/ Publication / Racial and Economic Diversity Trends in Virtual Charter Schools: An Analysis of National Enrollment Data, 2015-16

Racial and Economic Diversity Trends in Virtual Charter Schools: An Analysis of National Enrollment Data, 2015-16
Published on August 28, 2018

Modified on August 28, 2018

Written By: 

Bryan MannUniversity of Alabama


This study analyzes national and state enrollment data to examine racial and economic diversity in virtual charter schools (VCS). Previous research shows that VCSs enroll higher percentages of white students and lower percentages of economically disadvantaged students compared to national averages. The study presented here combines descriptive data with the Exposure Index strategy used in school segregation and diversity research. The purpose is to analyze the consistency of previous findings across and within states. The findings here reiterate that, in general, more white students attend VCSs, and the virtual charter sector has proportionally more economically advantaged students compared to other types of schools. However, despite enrollment distributions typically showing that VCSs are not diverse, patterns vary across states.

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What we already know about this topic
  • Virtual charter school enrollment numbers differ across the country, ranging from some states with no virtual charter students to others with more than 30,000.
  • When compared to national averages, virtual schools have more white students and fewer students reporting as free and reduced lunch eligible.
  • Virtual charter schools have achieved lower performance ratings on a number of metrics, including graduation rates, annual yearly progress scores, and student learning growth indicators.
What this report adds
  • This report examines 2015-16 national enrollment data to understand the differences in total virtual charter school enrollments and school demographics in each state.
  • Instead of comparing enrollments to national averages, this report compares enrollments to the states with virtual charter schools only and also compares enrollments within each state to statewide populations of traditional public and charter school students.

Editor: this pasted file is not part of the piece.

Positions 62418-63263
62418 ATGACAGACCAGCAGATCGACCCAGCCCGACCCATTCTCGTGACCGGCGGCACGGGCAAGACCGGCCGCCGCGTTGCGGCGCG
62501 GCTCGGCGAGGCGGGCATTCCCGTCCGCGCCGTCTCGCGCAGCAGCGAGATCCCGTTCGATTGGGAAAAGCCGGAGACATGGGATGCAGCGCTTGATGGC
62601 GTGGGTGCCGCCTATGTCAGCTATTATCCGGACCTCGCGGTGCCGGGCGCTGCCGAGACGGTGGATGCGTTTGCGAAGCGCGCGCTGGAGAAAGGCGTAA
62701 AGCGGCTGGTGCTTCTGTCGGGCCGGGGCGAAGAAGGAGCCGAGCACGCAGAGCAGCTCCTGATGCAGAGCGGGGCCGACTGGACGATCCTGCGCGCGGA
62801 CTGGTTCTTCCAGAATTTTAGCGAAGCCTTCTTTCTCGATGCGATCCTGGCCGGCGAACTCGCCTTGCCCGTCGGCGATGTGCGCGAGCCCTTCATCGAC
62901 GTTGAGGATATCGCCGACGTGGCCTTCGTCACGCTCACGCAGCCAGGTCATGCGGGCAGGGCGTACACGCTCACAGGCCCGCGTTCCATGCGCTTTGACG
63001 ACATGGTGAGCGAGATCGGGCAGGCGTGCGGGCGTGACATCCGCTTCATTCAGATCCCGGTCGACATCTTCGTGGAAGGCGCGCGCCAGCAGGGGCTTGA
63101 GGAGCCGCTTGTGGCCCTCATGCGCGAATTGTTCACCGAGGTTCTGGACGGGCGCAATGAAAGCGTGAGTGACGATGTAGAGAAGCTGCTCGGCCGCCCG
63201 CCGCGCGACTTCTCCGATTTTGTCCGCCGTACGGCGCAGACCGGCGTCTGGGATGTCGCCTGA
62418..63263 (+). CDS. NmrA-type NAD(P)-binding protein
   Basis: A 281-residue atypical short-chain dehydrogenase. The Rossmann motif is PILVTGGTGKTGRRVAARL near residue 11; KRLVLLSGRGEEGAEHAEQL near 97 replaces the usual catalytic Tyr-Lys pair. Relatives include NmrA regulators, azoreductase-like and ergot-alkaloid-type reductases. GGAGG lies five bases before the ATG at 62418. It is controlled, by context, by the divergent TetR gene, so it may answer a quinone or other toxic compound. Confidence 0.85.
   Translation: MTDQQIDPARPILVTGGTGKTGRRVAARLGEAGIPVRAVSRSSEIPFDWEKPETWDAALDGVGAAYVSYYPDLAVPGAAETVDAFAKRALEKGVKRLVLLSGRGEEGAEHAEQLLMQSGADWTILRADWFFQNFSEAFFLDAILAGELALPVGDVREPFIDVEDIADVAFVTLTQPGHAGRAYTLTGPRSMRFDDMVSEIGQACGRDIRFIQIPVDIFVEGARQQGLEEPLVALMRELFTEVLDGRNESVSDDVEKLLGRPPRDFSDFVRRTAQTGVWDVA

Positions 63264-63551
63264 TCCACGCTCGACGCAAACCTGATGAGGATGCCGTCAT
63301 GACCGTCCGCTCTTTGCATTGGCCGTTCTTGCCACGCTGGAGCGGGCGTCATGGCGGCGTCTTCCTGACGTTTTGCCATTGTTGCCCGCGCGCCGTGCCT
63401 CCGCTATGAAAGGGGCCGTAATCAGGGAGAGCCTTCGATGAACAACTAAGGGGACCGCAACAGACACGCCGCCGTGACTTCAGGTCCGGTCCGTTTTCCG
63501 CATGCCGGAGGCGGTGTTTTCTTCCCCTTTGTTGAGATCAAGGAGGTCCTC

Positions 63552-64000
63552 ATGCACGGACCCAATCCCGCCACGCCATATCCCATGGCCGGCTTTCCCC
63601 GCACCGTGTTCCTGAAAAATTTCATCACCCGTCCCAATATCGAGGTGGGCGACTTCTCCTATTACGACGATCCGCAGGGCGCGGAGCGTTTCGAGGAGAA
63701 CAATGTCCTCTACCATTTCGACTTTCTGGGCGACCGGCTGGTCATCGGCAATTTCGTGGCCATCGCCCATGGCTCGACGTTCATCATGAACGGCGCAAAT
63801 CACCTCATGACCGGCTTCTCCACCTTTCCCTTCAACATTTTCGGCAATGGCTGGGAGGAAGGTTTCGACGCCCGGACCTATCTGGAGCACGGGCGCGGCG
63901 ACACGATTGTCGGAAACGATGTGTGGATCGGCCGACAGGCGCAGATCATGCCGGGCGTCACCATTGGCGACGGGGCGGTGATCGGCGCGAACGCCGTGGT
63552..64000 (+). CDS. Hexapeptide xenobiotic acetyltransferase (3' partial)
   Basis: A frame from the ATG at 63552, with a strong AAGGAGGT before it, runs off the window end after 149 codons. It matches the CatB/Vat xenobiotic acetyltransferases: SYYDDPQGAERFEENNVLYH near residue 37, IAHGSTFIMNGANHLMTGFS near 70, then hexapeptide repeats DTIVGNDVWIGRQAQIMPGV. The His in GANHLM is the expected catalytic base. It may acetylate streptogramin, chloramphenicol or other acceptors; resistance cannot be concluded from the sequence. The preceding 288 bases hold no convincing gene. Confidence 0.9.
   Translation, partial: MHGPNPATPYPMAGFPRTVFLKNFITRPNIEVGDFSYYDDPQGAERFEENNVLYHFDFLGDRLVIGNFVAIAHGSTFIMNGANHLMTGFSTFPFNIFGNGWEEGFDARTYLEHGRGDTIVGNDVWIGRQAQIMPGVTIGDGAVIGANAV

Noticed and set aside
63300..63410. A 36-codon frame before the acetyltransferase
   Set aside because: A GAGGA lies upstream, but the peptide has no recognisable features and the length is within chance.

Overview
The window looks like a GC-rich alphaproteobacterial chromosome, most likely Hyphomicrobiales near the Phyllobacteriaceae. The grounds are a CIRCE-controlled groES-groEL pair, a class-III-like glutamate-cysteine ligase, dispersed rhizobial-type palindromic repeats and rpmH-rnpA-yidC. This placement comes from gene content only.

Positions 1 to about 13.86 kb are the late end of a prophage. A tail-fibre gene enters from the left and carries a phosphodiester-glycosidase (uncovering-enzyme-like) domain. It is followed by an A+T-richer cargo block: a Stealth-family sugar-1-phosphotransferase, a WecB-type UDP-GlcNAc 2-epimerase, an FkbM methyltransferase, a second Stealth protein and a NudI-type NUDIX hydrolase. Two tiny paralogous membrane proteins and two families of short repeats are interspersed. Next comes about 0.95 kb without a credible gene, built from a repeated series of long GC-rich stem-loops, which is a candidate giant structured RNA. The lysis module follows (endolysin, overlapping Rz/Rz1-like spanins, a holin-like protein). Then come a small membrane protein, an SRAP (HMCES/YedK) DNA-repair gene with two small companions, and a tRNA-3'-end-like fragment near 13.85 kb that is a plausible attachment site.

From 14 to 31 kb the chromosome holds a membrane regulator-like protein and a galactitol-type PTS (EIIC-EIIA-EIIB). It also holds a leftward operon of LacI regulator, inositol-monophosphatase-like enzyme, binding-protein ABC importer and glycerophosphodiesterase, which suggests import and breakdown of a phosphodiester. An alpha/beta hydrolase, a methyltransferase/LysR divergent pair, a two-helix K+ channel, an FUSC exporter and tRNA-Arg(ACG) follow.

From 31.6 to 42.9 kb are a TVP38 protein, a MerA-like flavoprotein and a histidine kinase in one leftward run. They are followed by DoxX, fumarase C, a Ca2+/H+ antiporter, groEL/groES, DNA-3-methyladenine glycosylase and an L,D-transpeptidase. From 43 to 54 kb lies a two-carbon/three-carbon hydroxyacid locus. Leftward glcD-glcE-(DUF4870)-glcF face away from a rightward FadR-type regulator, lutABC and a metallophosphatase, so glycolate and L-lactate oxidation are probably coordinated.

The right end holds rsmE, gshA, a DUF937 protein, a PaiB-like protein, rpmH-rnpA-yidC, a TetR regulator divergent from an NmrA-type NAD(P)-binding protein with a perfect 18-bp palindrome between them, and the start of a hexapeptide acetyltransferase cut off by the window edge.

Implications for practice or policy
  • On average, virtual charter schools tend to be majority white and to have fewer Title 1 schools. The majority of states have majority white virtual school populations who experience less diversity in virtual charter schools than they do in other schools in the state.
  • In some states, students experience more diverse environments than the other schools in their state.
  • Since virtual charter schools have fewer students of color in the general, there tend to be fewer racially isolated minority schools than often seen in the traditional public and charter schools.
  • The findings of this report show that virtual charter school enrollments vary considerably across states, so lawmakers and practitioners need to examine their own state contexts when determining strategies to maintain diverse virtual charter school populations. However, these strategies must be considered in tandem with achievement outcomes to ensure diverse enrollments are also equitable.
Additional Publications

Virtual Schools in the U.S.: Case Studies of Policy, Performance, and Research Evidence
Virtual Schools in the U.S. 2017
CREDO’s Online Charter School Study
Choice, Cyber Charter Schools, and the Educational Marketplace for Rural School Districts

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